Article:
Morphological Variability and Intraspecific Aggression in the Clonal Anemone, Anthopleura elegantissima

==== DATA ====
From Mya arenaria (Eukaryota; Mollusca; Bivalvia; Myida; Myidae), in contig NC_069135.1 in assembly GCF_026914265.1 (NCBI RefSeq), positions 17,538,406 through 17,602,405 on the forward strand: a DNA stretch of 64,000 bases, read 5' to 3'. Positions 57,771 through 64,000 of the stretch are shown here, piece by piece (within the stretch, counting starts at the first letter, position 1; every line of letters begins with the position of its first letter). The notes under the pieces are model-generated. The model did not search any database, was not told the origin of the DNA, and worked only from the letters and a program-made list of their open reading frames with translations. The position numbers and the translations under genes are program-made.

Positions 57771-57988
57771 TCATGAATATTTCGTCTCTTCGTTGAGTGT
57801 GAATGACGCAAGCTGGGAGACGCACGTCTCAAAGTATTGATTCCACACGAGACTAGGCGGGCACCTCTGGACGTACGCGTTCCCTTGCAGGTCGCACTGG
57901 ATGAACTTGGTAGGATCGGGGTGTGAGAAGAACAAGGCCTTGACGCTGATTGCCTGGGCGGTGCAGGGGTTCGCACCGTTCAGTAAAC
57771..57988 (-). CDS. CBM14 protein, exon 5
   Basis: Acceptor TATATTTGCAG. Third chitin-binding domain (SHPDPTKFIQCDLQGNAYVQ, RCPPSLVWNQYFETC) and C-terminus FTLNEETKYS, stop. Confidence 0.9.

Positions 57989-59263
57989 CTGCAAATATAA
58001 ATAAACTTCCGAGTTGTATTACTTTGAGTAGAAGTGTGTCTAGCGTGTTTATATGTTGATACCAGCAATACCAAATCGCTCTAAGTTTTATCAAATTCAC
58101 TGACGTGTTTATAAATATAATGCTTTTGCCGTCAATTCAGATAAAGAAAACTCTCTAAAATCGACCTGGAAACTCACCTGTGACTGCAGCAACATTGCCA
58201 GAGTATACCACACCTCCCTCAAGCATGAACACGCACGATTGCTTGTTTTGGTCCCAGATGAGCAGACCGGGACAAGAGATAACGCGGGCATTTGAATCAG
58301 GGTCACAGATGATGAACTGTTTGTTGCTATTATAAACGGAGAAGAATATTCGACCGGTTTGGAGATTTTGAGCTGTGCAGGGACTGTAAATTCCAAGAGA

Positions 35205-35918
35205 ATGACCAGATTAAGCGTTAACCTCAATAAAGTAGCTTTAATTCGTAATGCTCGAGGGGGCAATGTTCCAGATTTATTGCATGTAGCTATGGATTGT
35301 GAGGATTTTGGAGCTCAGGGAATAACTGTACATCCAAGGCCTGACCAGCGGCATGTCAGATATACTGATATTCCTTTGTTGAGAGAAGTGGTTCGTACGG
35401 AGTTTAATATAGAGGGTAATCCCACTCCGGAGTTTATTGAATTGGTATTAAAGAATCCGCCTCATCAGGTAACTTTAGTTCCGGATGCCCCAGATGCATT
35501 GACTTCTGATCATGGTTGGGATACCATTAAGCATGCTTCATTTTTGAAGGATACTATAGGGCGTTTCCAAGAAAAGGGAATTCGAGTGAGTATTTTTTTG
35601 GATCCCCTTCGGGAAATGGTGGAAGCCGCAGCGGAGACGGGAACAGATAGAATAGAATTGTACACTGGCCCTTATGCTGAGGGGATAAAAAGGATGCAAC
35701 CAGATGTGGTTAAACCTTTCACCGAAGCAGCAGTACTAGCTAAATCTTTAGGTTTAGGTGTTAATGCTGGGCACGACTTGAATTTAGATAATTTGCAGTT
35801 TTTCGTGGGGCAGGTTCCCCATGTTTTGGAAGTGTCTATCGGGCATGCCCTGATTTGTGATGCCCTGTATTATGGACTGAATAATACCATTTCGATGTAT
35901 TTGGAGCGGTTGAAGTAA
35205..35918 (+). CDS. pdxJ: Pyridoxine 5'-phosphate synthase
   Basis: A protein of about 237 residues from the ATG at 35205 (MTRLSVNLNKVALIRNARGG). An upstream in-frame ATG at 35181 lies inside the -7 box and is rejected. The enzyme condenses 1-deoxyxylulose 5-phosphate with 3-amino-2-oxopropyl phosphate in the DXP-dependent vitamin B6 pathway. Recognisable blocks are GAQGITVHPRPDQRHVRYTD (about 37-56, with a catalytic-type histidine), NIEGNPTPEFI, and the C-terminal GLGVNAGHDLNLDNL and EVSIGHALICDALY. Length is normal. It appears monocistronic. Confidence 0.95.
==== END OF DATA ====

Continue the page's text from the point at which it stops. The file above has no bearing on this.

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Individuals of the aggregating anemone, Anthopleura elegantissima, occupy the rocky intertidal and form large clusters of polyps by splitting (fission). These organisms are known to attack neighboring, unrelated clone-groups and although genetically identical, fighting ability varies within a clone-group; individuals on the edge of the aggregation take the role of warriors, leaving those further inside the clone-group free to reproduce. This study examined morphological differences between successful and unsuccessful combatants, both within a colony and across different clone-groups. This may confer a competitive advantage to individuals within a colony or to the clone-group as a whole. Anemones were collected from three distinctly separate clonal colonies in a single bay and agonistic interclonal interactions were staged. Competitors were chosen at random within each functional class, with 15 reproducer and 15 warrior trials. Outcomes of the competitions were determined and variations in tentacle length, tentacle density and acrorhagi density were assessed between the winners and losers, as well as within clone-groups. Warriors and reproducers from Clone-group 1 had the highest frequency of wins, while individuals from Clone-group 3 had the least. No differences between tentacle density and acrorhagi density were observed. Tentacle length varied both across clone groups and between warriors and reproducers within colonies (warriors: P < 0.001, reproducers: P =0.004; and clone-group (CG) 1: P =0.001, CG 3: P = 0.003; respectively). Morphological characteristics measured do not appear to give a competitive advantage to individuals (P = 0.262). Aggressive ability seems to be conferred to the aggregation as a whole.